Accordingly, on Friday, the Thirty-first of May 1793, there comes forth into the summer sunlight one of the strangest scenes. Mayor Pache with Municipality arrives at the Tuileries Hall of Convention; sent for, Paris being in visible ferment; and gives the strangest news.
How, in the grey of this morning, while we sat Permanent in Townhall, watchful for the commonweal, there entered, precisely as on a Tenth of August, some Ninety-six extraneous persons; who declared themselves to be in a state of Insurrection; to be plenipotentiary Commissioners from the Forty-eight Sections, sections or members of the Sovereign People, all in a state of Insurrection; and further that we, in the name of said Sovereign in Insurrection, were dismissed from office. How we thereupon laid off our sashes, and withdrew into the adjacent Saloon of Liberty. How in a moment or two, we were called back; and reinstated; the Sovereign pleasing to think us still worthy of confidence. Whereby, having taken new oath of office, we on a sudden find ourselves Insurrectionary Magistrates, with extraneous Committee of Ninety-six sitting by us; and a Citoyen Henriot, one whom some accuse of Septemberism, is made Generalissimo of the National Guard; and, since six o’clock, the tocsins ring and the drums beat:— Under which peculiar circumstances, what would an august National Convention please to direct us to do? (Compare Debats de la Convention (Paris, 1828), iv. 187–223; Moniteur, Nos. 152, 3, 4, An 1er.)
Yes, there is the question! “Break the Insurrectionary Authorities,” answers some with vehemence. Vergniaud at least will have “the National Representatives all die at their post;” this is sworn to, with ready loud acclaim. But as to breaking the Insurrectionary Authorities,—alas, while we yet debate, what sound is that? Sound of the Alarm–Cannon on the Pont Neuf; which it is death by the Law to fire without order from us!
It does boom off there, nevertheless; sending a sound through all hearts. And the tocsins discourse stern music; and Henriot with his Armed Force has enveloped us! And Section succeeds Section, the livelong day; demanding with Cambyses’-oratory, with the rattle of muskets, That traitors, Twenty-two or more, be punished; that the Commission of Twelve be irrecoverably broken. The heart of the Gironde dies within it; distant are the Seventy-two respectable Departments, this fiery Municipality is near! Barrere is for a middle course; granting something. The Commission of Twelve declares that, not waiting to be broken, it hereby breaks itself, and is no more. Fain would Reporter Rabaut speak his and its last-words; but he is bellowed off. Too happy that the Twenty-two are still left unviolated!—Vergniaud, carrying the laws of refinement to a great length, moves, to the amazement of some, that ‘the Sections of Paris have deserved well of their country.’ Whereupon, at a late hour of the evening, the deserving Sections retire to their respective places of abode. Barrere shall report on it. With busy quill and brain he sits, secluded; for him no sleep to-night. Friday the last of May has ended in this manner.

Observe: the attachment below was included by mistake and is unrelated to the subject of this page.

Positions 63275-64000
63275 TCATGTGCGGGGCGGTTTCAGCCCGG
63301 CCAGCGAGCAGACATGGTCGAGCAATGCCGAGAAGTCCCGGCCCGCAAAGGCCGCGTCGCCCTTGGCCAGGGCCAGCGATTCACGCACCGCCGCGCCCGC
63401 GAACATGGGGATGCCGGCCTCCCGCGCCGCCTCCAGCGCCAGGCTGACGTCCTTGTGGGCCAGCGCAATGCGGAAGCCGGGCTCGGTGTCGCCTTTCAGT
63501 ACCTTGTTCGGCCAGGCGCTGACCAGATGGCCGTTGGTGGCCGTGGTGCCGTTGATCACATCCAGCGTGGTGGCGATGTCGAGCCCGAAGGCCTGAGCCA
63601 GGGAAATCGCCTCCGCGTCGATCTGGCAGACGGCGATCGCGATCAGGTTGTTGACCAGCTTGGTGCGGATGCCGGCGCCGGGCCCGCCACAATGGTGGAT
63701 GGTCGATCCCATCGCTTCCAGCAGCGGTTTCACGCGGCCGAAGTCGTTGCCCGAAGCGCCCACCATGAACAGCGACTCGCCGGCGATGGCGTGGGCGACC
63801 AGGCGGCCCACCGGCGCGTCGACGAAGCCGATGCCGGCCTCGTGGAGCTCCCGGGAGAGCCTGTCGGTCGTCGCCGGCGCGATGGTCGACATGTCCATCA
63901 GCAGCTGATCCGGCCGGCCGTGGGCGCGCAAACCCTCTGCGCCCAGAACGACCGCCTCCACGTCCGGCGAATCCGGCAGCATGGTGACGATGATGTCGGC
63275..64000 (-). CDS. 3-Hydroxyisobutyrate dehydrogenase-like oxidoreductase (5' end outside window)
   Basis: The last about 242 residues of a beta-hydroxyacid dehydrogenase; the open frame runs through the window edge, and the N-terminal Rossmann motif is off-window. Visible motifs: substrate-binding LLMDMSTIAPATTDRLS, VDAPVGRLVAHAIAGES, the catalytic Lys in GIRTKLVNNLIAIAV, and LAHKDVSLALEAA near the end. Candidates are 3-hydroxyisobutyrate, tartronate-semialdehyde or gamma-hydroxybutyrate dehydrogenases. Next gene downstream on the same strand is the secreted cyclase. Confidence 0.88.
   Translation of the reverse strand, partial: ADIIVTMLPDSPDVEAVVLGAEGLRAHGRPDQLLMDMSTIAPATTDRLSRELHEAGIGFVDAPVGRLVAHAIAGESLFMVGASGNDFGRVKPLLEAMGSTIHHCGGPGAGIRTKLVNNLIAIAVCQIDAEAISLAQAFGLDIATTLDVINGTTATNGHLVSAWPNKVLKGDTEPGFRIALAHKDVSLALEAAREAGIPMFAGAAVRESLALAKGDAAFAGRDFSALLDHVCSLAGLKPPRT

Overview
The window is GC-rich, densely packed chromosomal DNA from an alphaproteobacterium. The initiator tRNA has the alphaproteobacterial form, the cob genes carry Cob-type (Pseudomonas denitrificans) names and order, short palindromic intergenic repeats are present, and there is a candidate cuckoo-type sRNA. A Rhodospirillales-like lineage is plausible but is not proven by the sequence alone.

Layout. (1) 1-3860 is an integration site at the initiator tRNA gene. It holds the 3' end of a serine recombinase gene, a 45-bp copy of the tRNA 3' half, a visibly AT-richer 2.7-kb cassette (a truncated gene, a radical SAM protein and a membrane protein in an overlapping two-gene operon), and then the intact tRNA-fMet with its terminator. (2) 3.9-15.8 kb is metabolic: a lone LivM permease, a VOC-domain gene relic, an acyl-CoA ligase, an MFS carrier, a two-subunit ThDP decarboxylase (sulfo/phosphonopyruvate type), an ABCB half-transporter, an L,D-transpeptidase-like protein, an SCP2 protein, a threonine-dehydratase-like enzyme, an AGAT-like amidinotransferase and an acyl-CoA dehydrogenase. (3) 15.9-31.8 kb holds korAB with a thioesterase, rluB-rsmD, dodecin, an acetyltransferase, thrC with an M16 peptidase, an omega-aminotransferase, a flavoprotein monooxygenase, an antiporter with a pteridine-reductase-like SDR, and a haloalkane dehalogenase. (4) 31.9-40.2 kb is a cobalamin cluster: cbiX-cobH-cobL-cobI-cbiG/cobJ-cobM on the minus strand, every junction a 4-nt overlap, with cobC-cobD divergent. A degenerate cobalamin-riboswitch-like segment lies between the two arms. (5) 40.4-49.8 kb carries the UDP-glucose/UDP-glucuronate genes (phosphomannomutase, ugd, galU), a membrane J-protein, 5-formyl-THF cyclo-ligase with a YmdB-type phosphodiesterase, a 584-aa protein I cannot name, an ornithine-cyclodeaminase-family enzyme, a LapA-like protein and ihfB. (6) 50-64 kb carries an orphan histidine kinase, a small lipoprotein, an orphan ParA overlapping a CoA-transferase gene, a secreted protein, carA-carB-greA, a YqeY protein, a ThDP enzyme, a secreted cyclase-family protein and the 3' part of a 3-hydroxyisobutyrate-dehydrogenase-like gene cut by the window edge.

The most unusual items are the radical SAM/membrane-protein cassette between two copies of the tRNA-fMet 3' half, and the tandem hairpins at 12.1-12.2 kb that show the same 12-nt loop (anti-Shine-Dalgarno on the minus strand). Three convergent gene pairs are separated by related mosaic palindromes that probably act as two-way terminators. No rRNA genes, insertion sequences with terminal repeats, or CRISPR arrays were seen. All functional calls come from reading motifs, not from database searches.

The Sections have deserved well: but ought they not to deserve better? Faction and Girondism is struck down for the moment, and consents to be a nullity; but will it not, at another favourabler moment rise, still feller; and the Republic have to be saved in spite of it? So reasons Patriotism, still Permanent; so reasons the Figure of Marat, visible in the dim Section-world, on the morrow. To the conviction of men!—And so at eventide of Saturday, when Barrere had just got it all varnished in the course of the day, and his Report was setting off in the evening mail-bags, tocsin peals out again! Generale is beating; armed men taking station in the Place Vendome and elsewhere for the night; supplied with provisions and liquor. There under the summer stars will they wait, this night, what is to be seen and to be done, Henriot and Townhall giving due signal.
The Convention, at sound of generale, hastens back to its Hall; but to the number only of a Hundred; and does little business, puts off business till the morrow. The Girondins do not stir out thither, the Girondins are abroad seeking beds. Poor Rabaut, on the morrow morning, returning to his post, with Louvet and some others, through streets all in ferment, wrings his hands, ejaculating, “Illa suprema dies!” (Louvet, Memoires, p. 89.) It has become Sunday, the second day of June, year 1793, by the old style; by the new style, year One of Liberty, Equality, Fraternity. We have got to the last scene of all, that ends this history of the Girondin Senatorship.
It seems doubtful whether any terrestrial Convention had ever met in such circumstances as this National one now does. Tocsin is pealing; Barriers shut; all Paris is on the gaze, or under arms. As many as a Hundred Thousand under arms they count: National Force; and the Armed Volunteers, who should have flown to the Frontiers and La Vendee; but would not, treason being unpunished; and only flew hither and thither! So many, steady under arms, environ the National Tuileries and Garden. There are horse, foot, artillery, sappers with beards: the artillery one can see with their camp-furnaces in this National Garden, heating bullets red, and their match is lighted. Henriot in plumes rides, amid a plumed Staff: all posts and issues are safe; reserves lie out, as far as the Wood of Boulogne; the choicest Patriots nearest the scene. One other circumstance we will note: that a careful Municipality, liberal of camp-furnaces, has not forgotten provision-carts. No member of the Sovereign need now go home to dinner; but can keep rank,—plentiful victual circulating unsought. Does not this People understand Insurrection? Ye, not uninventive, Gualches! —